Automated Transport and Sorting System in a Large Reference Laboratory Part 1

Automated Transport and Sorting System in a Large Reference Laboratory Part 1

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Automated Transport and Sorting System in a Large Reference Laboratory: Part 1. Evaluation of Needs and Alternatives and Development of a Plan Charles D. Hawker, 1,2* Susan B. Garr, 1 Leslie T. Hamilton, 1 John R. Penrose, 1 Edward R. Ashwood, 1,2 and Ronald L. Weiss 1,2 Background: Our laboratory, a large, commercial, eso- teric reference laboratory, sought some form of total laboratory automation to keep pace with rapid growth of specimen volumes as well as to meet competitive demands for cost reduction and improved turnaround time. Methods: We conducted a systematic evaluation of our needs, which led to the development of a plan to implement an automated transport and sorting system. We systematically analyzed and studied our specimen containers, test submission requirements and tempera- tures, and the workflow and movement of people, specimens, and information throughout the laboratory. We performed an intricate timing study that identified bottlenecks in our manual handling processes. We also evaluated various automation options. Results: The automation alternative viewed to best meet our needs was a transport and sorting system from MDS AutoLab. Our comprehensive plan also included a new standardized transport tube; a centralized automated core laboratory for higher volume tests; a new “automa- tion-friendly” software system for order entry, tracking, and process control; a complete reengineering of our order-entry, handling, and tracking processes; and re- modeling of our laboratory facility and specimen pro- cessing area. Conclusions: The scope of this project and its potential impact on overall laboratory operations and perfor- mance justified the extensive time we invested (nearly 4 years) in a systematic approach to the evaluation, de- sign, and planning of this project. © 2002 American Association for Clinical Chemistry Our laboratory is a commercial esoteric reference labora- tory performing . 2000 different procedures with an average daily volume of . 18 000 accessions. We serve hospital clinical laboratories and other reference labora- tories in all 50 of the United States, as well as several other countries, and receive mostly secondary specimens that have already been processed. We have averaged a 20% increase in specimen volume annually for most of our 18 years of existence. This continual high growth rate and the competitive cost pressures inherent in the laboratory environment led us to consider the possibility of some form of total laboratory automation (TLA). 3 However, automation in a setting that has little routine clinical laboratory testing and in which 85% of all incoming specimens are either refrigerated or frozen presented major challenges. Virtually all previous TLA endeavors have involved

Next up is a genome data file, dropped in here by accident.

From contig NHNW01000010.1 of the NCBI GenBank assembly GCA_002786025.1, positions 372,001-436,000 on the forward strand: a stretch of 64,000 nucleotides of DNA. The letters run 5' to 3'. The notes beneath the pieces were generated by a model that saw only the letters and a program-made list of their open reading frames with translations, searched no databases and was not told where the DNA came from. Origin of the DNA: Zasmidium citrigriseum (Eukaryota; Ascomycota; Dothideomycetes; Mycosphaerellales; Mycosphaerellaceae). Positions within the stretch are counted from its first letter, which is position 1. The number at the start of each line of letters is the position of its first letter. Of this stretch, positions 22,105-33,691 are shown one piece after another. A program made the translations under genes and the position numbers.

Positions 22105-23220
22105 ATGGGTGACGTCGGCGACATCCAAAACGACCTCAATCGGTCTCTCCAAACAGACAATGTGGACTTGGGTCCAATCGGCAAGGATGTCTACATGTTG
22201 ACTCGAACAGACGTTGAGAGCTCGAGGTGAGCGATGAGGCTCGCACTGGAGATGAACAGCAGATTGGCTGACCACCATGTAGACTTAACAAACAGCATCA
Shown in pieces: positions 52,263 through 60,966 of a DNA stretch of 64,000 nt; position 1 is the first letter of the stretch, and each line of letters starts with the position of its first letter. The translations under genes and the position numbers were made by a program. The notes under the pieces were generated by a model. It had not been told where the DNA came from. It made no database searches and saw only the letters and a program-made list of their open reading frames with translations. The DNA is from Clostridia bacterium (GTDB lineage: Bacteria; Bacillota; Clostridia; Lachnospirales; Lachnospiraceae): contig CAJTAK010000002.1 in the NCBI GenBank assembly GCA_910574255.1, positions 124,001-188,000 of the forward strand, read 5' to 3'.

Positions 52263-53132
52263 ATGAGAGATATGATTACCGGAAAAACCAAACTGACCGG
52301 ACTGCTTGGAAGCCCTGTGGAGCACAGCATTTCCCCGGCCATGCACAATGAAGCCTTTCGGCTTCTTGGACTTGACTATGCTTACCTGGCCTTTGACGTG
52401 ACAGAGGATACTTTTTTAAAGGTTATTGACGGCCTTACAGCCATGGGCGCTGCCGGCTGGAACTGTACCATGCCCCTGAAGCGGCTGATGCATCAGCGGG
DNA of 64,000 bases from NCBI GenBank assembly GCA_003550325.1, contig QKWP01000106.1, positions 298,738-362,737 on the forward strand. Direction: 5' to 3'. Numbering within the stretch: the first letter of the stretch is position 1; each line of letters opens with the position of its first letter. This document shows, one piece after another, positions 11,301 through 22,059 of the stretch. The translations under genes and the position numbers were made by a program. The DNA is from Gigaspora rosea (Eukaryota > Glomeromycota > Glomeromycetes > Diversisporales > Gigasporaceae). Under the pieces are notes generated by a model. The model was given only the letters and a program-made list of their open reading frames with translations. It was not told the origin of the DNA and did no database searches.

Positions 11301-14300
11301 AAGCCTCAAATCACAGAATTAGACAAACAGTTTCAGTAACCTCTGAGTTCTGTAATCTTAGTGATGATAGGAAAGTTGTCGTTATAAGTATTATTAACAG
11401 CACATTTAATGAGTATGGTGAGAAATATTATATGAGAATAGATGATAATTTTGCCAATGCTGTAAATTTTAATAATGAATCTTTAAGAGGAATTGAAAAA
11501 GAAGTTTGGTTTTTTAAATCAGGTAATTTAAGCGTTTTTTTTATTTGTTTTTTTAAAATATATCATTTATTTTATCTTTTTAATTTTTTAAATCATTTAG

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This note was uploaded on 02/23/2011 for the course HTEC 50 taught by Professor Hassel,patricia during the Spring '11 term at DeAnza College.

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Automated Transport and Sorting System in a Large Reference Laboratory Part 1

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